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Another Challenge For Tajik Opposition Members: Finding Work

  • Bruce Pannier

Rahmatullo Zoirov, the leader of the opposition Social Democratic Party of Tajikistan, is unable to make a living in his homeland, just like many other rank-and-file party members. (file photo)

Rahmatullo Zoirov, the leader of the opposition Social Democratic Party of Tajikistan, is unable to make a living in his homeland, just like many other rank-and-file party members. (file photo)

According to the deputy leader of the opposition Social Democratic Party of Tajikistan, (SDPT) "help wanted" signs in Tajikistan should specify "opposition party members and their relatives need not apply."

Shokirjon Hakim, who earned a law degree in Moscow, has been seeking employment for three years in his native Tajikistan. The search has been frustrating and fruitless and Hakim told RFE/RL's Tajik Service, known locally as Ozodi, that he thinks he is facing discrimination because of his work in the SDPT.

Hakim said he has been searching for employment in government and nongovernment organizations. He listed some of them for Ozodi: the Institute of Philosophy, Politics and Law at Tajikistan's Academy of Sciences, the National University, Technical University, Commercial University, the Institute of Economics and Rights, the Slavic University, Tajikistan's branch of Russia's Lomonosov University, and other Russian-sponsored universities in Tajikistan.

"When you're labeled opposition, they wouldn't give you work as a janitor," Hakim said. He added that his wife, who is a librarian by training, cannot find work either even though she "is not a member of any party and does not have any interest in this [politics]."

Ozodi spoke with the deputy director of the Institute of Philosophy, Politics and Law, Khayriddin Idiev and asked about Hakim's situation. Idiev said, "I know Shokirjon well, earlier we worked together in this institute."

Idiev said that, in the three months he has held his current position, he has not heard from Hakim.

"Depending on the availability of places in this or that department, his request [for employment] would absolutely be reviewed. There are no problems here," he added.

Idiev denied that there were any political motives behind the institute's hiring policies.

But Hakim said he had spoken in early August with Deputy Prime Minister Marhabo Jabbori and other members of the government who "were surprised at my ordeals and said the situation should not have reached this point. Hakim said he had not heard from them since that conversation.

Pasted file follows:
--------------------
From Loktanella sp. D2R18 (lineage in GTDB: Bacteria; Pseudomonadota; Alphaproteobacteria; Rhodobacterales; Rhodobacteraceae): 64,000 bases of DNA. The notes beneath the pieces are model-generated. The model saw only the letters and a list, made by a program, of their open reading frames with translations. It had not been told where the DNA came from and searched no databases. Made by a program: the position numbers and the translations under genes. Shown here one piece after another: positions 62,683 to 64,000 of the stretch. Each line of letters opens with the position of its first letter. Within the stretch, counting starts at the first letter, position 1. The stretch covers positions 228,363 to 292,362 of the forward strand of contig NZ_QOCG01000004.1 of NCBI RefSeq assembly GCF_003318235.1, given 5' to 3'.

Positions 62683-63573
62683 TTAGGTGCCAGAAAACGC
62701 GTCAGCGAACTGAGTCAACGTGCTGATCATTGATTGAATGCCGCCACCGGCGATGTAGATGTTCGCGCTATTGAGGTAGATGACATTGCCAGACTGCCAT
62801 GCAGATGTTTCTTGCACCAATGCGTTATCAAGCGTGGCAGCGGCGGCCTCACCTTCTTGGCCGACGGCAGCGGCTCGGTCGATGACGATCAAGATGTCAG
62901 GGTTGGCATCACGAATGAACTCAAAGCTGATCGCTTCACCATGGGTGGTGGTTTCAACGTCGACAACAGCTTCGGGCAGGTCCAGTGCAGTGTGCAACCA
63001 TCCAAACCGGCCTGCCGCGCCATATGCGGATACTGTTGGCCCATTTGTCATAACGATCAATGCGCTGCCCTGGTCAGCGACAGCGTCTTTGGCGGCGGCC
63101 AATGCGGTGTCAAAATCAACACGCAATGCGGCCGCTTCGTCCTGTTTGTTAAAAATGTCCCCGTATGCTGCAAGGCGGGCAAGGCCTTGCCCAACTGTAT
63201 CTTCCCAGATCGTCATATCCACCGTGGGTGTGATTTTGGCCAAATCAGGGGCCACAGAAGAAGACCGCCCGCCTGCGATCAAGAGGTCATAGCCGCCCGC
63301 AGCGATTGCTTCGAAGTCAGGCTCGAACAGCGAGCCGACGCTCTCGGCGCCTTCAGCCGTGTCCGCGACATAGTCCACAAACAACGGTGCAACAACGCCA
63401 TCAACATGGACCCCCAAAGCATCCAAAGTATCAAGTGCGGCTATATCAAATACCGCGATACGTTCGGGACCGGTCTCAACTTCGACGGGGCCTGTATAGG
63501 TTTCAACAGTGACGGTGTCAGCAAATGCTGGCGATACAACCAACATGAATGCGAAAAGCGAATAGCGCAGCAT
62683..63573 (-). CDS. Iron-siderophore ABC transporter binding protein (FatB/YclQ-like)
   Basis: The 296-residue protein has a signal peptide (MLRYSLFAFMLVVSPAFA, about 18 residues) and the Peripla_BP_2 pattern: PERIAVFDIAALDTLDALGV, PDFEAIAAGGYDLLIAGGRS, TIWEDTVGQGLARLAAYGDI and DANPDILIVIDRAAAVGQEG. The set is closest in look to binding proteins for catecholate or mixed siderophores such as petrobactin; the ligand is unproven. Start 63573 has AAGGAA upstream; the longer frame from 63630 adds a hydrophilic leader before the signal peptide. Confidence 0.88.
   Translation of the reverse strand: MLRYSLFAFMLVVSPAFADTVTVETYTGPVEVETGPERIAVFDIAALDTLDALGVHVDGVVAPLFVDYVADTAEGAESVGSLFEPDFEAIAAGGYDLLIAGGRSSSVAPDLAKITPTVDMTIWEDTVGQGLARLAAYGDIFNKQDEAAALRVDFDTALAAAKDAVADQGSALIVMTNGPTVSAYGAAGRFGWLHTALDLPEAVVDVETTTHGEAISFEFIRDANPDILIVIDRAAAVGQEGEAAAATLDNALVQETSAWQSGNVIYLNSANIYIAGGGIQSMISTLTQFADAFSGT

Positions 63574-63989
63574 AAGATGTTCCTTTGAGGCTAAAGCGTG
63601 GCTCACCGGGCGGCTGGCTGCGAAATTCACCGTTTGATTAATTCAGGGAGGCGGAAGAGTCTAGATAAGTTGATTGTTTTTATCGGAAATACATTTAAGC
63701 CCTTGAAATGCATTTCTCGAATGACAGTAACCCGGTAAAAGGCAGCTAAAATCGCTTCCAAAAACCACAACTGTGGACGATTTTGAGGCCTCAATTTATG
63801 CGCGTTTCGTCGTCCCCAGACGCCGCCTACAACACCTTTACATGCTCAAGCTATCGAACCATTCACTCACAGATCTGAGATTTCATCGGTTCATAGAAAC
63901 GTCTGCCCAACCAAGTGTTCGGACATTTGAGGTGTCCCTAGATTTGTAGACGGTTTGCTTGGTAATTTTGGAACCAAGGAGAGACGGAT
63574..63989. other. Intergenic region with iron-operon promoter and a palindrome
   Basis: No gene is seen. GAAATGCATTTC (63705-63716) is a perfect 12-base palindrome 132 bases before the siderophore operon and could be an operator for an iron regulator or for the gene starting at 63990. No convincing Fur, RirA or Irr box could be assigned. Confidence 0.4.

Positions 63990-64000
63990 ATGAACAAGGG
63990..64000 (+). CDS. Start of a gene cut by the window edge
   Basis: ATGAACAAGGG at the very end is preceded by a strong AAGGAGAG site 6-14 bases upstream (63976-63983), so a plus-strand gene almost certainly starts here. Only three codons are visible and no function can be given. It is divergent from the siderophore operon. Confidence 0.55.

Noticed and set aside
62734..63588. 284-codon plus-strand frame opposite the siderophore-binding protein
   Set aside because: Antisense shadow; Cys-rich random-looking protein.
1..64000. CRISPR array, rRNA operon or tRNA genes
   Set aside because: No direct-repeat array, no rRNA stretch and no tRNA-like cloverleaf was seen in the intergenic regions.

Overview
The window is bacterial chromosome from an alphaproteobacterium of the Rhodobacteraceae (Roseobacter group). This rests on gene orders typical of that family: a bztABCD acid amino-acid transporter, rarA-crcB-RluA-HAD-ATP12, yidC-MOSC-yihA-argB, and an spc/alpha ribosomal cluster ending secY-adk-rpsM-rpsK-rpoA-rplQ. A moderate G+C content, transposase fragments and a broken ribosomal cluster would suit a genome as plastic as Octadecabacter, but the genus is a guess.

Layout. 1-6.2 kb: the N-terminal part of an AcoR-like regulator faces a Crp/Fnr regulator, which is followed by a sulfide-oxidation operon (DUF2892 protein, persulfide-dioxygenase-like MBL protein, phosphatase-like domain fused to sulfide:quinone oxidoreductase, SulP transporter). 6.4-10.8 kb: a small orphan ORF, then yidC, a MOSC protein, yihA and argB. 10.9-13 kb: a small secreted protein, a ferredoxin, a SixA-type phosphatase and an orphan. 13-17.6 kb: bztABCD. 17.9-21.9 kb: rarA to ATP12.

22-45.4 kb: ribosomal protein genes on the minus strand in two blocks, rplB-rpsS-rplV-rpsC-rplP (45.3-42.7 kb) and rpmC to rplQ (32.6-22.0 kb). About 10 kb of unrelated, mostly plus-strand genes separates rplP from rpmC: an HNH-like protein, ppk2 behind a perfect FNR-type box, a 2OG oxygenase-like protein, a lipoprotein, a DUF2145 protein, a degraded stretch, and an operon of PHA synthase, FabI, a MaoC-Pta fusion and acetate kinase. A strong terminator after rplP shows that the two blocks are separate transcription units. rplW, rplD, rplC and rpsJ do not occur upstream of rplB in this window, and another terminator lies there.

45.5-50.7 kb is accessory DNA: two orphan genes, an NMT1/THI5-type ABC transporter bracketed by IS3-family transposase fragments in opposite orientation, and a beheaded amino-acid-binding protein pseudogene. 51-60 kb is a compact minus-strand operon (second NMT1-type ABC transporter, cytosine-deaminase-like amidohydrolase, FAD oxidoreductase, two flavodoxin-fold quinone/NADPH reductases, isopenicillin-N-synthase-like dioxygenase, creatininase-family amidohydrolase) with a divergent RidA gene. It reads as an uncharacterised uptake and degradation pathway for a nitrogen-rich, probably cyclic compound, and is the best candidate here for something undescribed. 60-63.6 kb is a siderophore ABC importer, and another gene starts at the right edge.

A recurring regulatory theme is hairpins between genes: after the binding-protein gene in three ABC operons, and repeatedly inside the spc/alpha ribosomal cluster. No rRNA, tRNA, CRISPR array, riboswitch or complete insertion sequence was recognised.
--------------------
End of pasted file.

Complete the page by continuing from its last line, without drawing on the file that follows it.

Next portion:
Ozodi reported that Hakim is not the only member of an opposition party to encounter difficulties finding work in Tajikistan. SDPT chief Rahmatullo Zoirov makes a living practicing law outside Tajikistan. SDPT member Amniyati Abdulnazar, who worked for the Interior Ministry, has not been able to find work for five years, and Davlatsho Shohnusayriev, who worked for the UN, has also been without gainful employment for nearly as long. The party's head in the eastern Gorno-Badakhshan region, Alim Sherzamonov, a mathematics teacher, was forced to migrate to Russia to find work after he could not find a job in his home area.

Another opposition party, the Islamic Renaissance Party of Tajikistan (IRPT), has received some attention during the last few years due to a long series of mishaps, which the party's leadership claims is part of a government campaign to eliminate the party. And the IRPT is now close to being banned in Tajikistan for the first time since 1997.

IRPT leader Muhiddin Kabiri is out of the country since he could face arrest on charges of illegally selling land that date back more than a decade. The party leadership just met in Turkey earlier this month, the first time the IRPT leadership has held a meeting outside Tajikistan since the days of the country's civil war.

Mirzo Salimov of RFE/RL's Tajik Service contributed to this report

About This Blog

Qishloq Ovozi is a blog by RFE/RL Central Asia specialist Bruce Pannier that aims to look at the events that are shaping Central Asia and its respective countries, connect some of the dots to shed light on why those processes are occurring, and identify the agents of change. Content will draw on the extensive knowledge and contacts of RFE/RL's Central Asian services but also allow scholars in the West, particularly younger scholars who will be tomorrow’s experts on the region, opportunities to share their views on the evolving situation at this Eurasian crossroad. The name means "Village Voice" in Uzbek. But don't be fooled, Qishloq Ovozi is about all of Central Asia.

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